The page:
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Alzheimer’s disease has a profound and devastating impact on both patients and their loved ones. At first, those diagnosed with Alzheimer’s may forget details such as important dates, events, and directions to familiar places. As the disease progresses, they can lose their sense of time and place and may experience drastic changes in mood or personality. The most difficult part of Alzheimer’s comes when a loved one no longer remembers their spouse of 50 years or their children and grandchildren. They are still there physically, but they are far from the person they used to be.
The Alzheimer’s and Memory Disorders Program at Barrow Neurological Institute, led by Anna D. Burke, MD, is committed to providing comprehensive clinical care for patients with memory disorders. The outreach and patient support team is 100% funded by philanthropy, and while providing compassionate patient care, they also work diligently on conducting groundbreaking research for the treatments of tomorrow. This would not be possible without donor support.
See what we achieved in research and patient care last year by downloading the FY22 Alzheimer’s and Memory Disorders Stewardship Report below.
FY22 Alzheimer’s and Memory Disorders Stewardship ReportDownload Report
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Donations are changing the lives of patients with Alzheimer’s and Memory Disorders
The Alzheimer’s and Memory Disorders Program has recently expanded clinical trials to include studies on both Alzheimer’s disease and related dementias. It currently has 13 active clinical trials with 12 more pending.
- The team is currently conducting a clinical trial that investigates a treatment for Frontotemporal dementia (FTD) patients with the progranulin (GRN) gene mutation.
- Anna D. Burke, MD, and Marwan Sabbagh, MD, are studying the potential an anti-Abeta vaccine has to slow the development of Alzheimer’s for people living with Down syndrome.
- Marwan Sabbagh, MD, is focusing on repurposing the FDA-approved drug Revlimid to treat mild cognitive impairment, which is often a precursor for Alzheimer’s. Dr. Sabbagh is also investigating the use of a multiple sclerosis drug to slow down neurodegeneration in Alzheimer’s.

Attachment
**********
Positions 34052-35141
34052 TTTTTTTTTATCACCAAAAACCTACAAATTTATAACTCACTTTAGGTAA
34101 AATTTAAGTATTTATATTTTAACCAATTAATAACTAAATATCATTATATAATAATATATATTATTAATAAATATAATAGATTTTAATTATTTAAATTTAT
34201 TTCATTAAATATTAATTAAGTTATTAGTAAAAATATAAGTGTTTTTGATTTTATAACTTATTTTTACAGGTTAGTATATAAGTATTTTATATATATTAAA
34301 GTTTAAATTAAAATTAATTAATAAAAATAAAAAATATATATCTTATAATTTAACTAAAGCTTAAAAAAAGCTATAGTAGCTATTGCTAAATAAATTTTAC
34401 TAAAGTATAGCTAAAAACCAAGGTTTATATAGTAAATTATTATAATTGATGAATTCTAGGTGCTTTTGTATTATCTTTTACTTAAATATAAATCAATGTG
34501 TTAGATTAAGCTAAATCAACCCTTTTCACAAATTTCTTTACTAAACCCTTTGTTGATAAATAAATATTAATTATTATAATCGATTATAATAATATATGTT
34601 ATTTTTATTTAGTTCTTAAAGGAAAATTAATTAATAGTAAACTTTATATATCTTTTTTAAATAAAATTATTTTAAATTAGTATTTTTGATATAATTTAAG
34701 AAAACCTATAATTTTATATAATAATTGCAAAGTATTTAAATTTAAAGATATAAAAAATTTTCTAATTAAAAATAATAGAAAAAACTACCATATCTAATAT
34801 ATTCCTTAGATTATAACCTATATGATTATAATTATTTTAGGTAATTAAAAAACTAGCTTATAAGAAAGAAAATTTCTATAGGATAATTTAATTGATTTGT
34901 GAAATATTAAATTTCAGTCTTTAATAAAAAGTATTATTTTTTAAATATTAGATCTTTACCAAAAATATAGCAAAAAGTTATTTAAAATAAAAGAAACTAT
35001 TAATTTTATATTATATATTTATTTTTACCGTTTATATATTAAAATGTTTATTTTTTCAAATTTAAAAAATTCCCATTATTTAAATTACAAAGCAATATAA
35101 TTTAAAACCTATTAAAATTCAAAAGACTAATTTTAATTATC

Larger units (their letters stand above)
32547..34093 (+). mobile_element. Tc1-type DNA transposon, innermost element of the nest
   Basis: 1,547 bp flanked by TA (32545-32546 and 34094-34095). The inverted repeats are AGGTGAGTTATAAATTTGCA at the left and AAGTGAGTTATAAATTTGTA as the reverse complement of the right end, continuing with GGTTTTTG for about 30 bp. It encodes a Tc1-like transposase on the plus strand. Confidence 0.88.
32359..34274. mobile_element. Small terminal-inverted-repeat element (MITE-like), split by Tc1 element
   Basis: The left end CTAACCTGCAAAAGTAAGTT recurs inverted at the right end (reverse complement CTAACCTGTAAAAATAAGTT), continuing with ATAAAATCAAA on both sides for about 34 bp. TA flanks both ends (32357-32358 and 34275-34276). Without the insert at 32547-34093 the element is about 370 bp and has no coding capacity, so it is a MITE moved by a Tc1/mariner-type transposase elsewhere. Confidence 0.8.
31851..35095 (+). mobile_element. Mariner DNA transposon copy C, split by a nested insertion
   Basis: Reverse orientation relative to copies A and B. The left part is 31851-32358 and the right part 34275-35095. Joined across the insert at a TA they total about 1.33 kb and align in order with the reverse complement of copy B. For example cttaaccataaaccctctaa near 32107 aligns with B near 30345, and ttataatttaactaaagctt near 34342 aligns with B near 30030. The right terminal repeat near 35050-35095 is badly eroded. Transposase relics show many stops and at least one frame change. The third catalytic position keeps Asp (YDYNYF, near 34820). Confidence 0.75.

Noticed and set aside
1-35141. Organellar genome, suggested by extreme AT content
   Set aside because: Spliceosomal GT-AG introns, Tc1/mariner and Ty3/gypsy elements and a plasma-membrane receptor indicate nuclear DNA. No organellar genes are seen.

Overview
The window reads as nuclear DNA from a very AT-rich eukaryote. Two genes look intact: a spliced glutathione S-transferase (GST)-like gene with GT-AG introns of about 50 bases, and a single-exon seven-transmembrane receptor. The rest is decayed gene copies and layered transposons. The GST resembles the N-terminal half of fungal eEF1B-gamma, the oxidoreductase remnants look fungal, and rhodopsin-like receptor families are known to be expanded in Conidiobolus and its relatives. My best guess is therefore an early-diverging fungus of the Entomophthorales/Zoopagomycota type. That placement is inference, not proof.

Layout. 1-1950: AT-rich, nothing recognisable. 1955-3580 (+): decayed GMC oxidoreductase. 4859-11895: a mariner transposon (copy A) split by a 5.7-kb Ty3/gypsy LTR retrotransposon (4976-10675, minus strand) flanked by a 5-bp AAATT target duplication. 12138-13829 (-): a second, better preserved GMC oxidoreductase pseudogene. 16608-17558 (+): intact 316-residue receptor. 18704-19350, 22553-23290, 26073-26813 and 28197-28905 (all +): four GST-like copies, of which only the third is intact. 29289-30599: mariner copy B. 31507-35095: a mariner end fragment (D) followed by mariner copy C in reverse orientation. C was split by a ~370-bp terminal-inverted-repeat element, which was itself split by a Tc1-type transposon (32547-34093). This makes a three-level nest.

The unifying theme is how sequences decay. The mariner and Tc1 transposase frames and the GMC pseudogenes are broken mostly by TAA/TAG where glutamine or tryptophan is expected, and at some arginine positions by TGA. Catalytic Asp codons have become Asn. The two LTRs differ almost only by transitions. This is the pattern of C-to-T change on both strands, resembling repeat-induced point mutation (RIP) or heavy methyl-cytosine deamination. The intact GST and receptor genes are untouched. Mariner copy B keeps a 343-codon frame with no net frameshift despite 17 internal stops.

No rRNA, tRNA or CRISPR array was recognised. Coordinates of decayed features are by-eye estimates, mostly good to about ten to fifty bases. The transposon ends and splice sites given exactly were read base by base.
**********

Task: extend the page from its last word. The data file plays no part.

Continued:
- Yonas E. Geda, MD, focuses on lifestyle changes that can prevent the onset of dementia, such as the impact of physical activity on cognitive changes in older adults.
The memory disorders team brings comfort and dignity to those suffering from dementia and supports their loved ones through a variety of outreach programs. Some highlights from the past year include:
- The Spring Symposium offered an opportunity to learn more about brain health, specifically how diet, activity level, and mental health impact cognition.
- In-person Memory Cafés sessions gathered participants into a large group and then separate into breakout groups for care partners and patients.
- A new "My Dementia Journey Workshop" is a four-part workshop series covering topics such as dementia education, nutrition for brain health, speech pathology, and long-term care planning.
- The outreach support team began an in-person outreach campaign, representing the Program at care partner educational events for Huger Mercy Living Center, Hospice of the Valley, and more.
Alzheimer’s & Memory Disorders Program by the numbers
On the Horizon
Thanks to a generous donation, Barrow has created the Dan Cracchiolo and Pam Grant Behavioral Neurology and Neuropsychiatry Fellowship to train the next generation of leading dementia specialists. This fellowship will graduate physicians who have the clinical skills to care for individuals with Alzheimer’s, dementia and other cognitive disorders, as well as the scientific skills to become leaders in researching the risks, predictors, prevention, diagnostic tests and potential treatments. In addition, the program will seek to retain Fellows in Arizona in order to make the state more dementia capable, and expand care and knowledge, including underserved rural areas where treatment and care is currently more difficult to obtain.
A surprising and hopeful dementia diagnosis
Meet Jay Layman and learn how our team helped him navigate his Lewy body dementia diagnosis at just 51 years old.View Story